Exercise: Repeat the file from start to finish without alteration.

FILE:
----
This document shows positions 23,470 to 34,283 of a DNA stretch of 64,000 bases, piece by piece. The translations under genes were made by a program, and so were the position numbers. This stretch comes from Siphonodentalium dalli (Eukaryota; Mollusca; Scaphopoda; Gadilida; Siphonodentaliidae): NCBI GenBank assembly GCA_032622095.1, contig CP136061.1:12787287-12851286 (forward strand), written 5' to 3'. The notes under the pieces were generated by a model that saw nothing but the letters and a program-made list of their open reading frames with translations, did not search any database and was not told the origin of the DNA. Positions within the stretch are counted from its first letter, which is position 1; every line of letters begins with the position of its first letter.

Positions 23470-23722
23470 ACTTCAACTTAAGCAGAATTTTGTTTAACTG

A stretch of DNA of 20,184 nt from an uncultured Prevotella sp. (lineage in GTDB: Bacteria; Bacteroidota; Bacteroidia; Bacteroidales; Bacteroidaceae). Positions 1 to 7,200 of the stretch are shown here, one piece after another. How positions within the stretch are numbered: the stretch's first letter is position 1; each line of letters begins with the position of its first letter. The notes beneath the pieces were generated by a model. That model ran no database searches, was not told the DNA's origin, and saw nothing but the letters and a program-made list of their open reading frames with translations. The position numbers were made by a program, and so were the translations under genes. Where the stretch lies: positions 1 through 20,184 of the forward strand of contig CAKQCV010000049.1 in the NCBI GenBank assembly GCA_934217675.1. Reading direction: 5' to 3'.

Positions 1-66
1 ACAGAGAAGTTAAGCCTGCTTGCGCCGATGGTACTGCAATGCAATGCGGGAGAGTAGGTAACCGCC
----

This document shows positions 23,470 to 34,283 of a DNA stretch of 64,000 bases, piece by piece. The translations under genes were made by a program, and so were the position numbers. This stretch comes from Siphonodentalium dalli (Eukaryota; Mollusca; Scaphopoda; Gadilida; Siphonodentaliidae): NCBI GenBank assembly GCA_032622095.1, contig CP136061.1:12787287-12851286 (forward strand), written 5' to 3'. The notes under the pieces were generated by a model that saw nothing but the letters and a program-made list of their open reading frames with translations, did not search any database and was not told the origin of the DNA. Positions within the stretch are counted from its first letter, which is position 1; every line of letters begins with the position of its first letter.

Positions 23470-23722
23470 ACTTCAACTTAAGCAGAATTTTGTTTAACTG

A stretch of DNA of 20,184 nt from an uncultured Prevotella sp. (lineage in GTDB: Bacteria; Bacteroidota; Bacteroidia; Bacteroidales; Bacteroidaceae). Positions 1 to 7,200 of the stretch are shown here, one piece after another. How positions within the stretch are numbered: the stretch's first letter is position 1; each line of letters begins with the position of its first letter. The notes beneath the pieces were generated by a model. That model ran no database searches, was not told the DNA's origin, and saw nothing but the letters and a program-made list of their open reading frames with translations. The position numbers were made by a program, and so were the translations under genes. Where the stretch lies: positions 1 through 20,184 of the forward strand of contig CAKQCV010000049.1 in the NCBI GenBank assembly GCA_934217675.1. Reading direction: 5' to 3'.

Positions 1-66
1 ACAGAGAAGTTAAGCCTGCTTGCGCCGATGGTACTGCAATGCAATGCGGGAGAGTAGGTAACCGCC